The registration process for DTI is almost fully online! All you have to do is make sure you have your scanned valid government-issued IDs prepared. Some valid government-issued IDs are:
- Birth Certificate
- Driver’s License
- Voter’s ID
Check the more detailed requirements and a step-by-step guide on Getting a DTI Business Permit Online.
#NinjaTip: Make sure you think of a unique and memorable name for your business. Your registered business name will be your trade name. Here are 5 Tips on Naming Your Online Store.
How much does DTI registration cost?
It depends on the scope of your business! The wider the scope, the higher the fee. Here are the four different business scopes and their corresponding fees:
- Barangay – Php200
- City/Municipality – Php500
- Regional – Php1,000
- National – Php2,000
There is also an additional Php30 fee for the loose Document Stamp Tax (DST).
Securities and Exchange Commission (SEC)
Your corporation needs to be SEC-registered to buy or trade shares of stock, bonds or interests from other businesses, and invest in other financial assets legally.
What are the registration requirements for SEC?
SEC offers a more extensive registration process as it requires a handful of processes and documentation. Since a corporation is also composed of two or more people owning the business, cooperation among business owners and board members is needed.
A successful registration process could also include approval from different government agencies, depending on the nature of business.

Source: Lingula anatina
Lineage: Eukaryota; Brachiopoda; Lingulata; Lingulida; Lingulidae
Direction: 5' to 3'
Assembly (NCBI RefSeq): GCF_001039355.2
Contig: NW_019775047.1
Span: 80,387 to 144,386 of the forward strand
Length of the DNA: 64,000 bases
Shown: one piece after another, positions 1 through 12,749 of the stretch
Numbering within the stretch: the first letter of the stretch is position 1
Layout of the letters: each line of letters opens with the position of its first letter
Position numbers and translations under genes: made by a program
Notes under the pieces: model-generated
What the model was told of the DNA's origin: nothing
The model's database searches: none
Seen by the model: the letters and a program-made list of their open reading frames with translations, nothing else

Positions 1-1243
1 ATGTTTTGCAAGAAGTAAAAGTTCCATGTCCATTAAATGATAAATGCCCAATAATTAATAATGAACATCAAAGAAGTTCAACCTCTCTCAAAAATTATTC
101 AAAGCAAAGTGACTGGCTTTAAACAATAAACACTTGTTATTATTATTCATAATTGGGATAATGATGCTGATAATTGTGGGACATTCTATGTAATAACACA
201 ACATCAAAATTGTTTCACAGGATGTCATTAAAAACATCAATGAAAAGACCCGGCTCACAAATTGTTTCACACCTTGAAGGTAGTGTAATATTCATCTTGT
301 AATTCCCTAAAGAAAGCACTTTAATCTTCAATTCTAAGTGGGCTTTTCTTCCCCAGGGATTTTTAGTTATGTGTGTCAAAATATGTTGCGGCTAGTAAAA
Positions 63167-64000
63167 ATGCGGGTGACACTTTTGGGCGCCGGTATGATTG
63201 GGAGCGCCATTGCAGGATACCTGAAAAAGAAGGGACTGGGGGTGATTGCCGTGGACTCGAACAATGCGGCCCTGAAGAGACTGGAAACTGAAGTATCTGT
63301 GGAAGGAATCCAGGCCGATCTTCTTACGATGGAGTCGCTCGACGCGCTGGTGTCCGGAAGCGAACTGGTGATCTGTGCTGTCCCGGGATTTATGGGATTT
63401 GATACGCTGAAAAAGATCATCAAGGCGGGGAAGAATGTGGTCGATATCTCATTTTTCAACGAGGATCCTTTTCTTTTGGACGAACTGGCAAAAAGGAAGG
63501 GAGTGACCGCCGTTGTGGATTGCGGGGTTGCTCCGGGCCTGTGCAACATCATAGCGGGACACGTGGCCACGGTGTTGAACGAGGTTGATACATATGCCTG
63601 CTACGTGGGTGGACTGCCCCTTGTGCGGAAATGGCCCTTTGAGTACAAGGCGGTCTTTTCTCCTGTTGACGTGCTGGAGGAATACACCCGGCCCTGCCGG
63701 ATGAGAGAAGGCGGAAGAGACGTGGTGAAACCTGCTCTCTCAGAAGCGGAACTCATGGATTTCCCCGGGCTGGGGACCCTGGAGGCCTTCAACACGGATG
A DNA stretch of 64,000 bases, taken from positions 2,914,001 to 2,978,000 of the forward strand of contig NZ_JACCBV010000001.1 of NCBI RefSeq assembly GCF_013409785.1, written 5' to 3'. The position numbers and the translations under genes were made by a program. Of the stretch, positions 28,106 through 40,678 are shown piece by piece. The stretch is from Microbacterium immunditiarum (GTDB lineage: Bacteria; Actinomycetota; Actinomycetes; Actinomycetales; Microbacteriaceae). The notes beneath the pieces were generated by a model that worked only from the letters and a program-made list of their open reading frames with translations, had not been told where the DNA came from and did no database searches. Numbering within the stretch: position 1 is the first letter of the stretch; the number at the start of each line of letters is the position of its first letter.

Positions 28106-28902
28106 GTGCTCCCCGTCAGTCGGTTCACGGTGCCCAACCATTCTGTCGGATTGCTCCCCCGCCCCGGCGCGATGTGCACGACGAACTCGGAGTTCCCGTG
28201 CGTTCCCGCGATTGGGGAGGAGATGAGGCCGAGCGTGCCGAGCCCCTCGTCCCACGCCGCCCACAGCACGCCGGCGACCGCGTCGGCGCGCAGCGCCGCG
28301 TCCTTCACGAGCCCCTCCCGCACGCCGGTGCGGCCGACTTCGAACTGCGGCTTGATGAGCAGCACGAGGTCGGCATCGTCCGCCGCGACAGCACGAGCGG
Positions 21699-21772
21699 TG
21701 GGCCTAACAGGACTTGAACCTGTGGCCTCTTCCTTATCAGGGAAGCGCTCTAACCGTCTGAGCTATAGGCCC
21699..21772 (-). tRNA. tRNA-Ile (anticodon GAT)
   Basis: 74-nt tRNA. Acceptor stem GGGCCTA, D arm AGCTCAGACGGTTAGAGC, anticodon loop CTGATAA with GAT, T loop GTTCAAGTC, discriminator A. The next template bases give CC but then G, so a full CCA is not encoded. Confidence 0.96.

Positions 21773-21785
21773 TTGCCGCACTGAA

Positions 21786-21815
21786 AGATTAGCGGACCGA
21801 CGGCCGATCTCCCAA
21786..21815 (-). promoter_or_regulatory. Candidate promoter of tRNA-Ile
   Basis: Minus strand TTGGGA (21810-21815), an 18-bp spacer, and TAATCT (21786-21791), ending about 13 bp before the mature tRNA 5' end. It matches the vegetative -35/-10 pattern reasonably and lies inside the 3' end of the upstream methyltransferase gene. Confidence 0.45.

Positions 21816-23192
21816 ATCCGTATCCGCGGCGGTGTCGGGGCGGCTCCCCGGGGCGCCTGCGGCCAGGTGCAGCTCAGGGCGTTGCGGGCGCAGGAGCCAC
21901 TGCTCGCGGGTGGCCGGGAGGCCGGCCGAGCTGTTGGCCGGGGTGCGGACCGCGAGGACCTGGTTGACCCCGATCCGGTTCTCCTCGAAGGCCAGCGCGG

So, registering a corporation has more requirements. These include (but are not limited to):
- A SEC-secured and SEC-reserved business name
- Filled out SEC Application Form
- Drafted Articles of Incorporation
- Drafted By-laws
- Drafted Treasurer’s Affidavit
- Joint Affidavit of Undertaking to Change Name
- Notarized documents
How much does SEC registration cost?
It varies depending on the documents required for your business registration. The kind of corporation you’re registering factors in how much the fee would be.
You’ll also need to notarize your business’ properties and assets. Notarial fees vary depending on the value of the property; another factor for the varying fees for a SEC registration.
But, here’s a general idea of how much it would cost:
- SEC Registration Fee – Php2,530
- Business Name Reservation (valid for 90 days) – Php120
- SEC Express Lane (for fully online applications) – Php600
- Stock Transfer Books – Php500
- BIR Documentary Stamps – Php1,500
- Notarial fees – Php1,500
The general estimate of SEC Registration with its requirements is around Php6,750.
#NinjaTip: The BIR has updated its application requirements in 2020 and no longer requires a barangay clearance. You can now register for your BIR permit while simultaneously applying for a barangay clearance.
Which one should you choose, sole proprietorship or corporation?
It all depends on your financial capabilities and liabilities, plus the risks you’re willing to take. Consider all factors before deciding whether to go for a sole proprietorship or a corporation.
Take note of their advantages and see which one you can maximize best, while consider their disadvantages and see which one you can work around without major losses.
In the Philippines, it’s a common practice, especially for starting businesses, to establish a sole proprietorship first before transitioning into a corporation.
There you have it, ka-Ninja! What are you waiting for? Plan, register, execute and run your business like a boss.
Take advantage of these benefits for your business: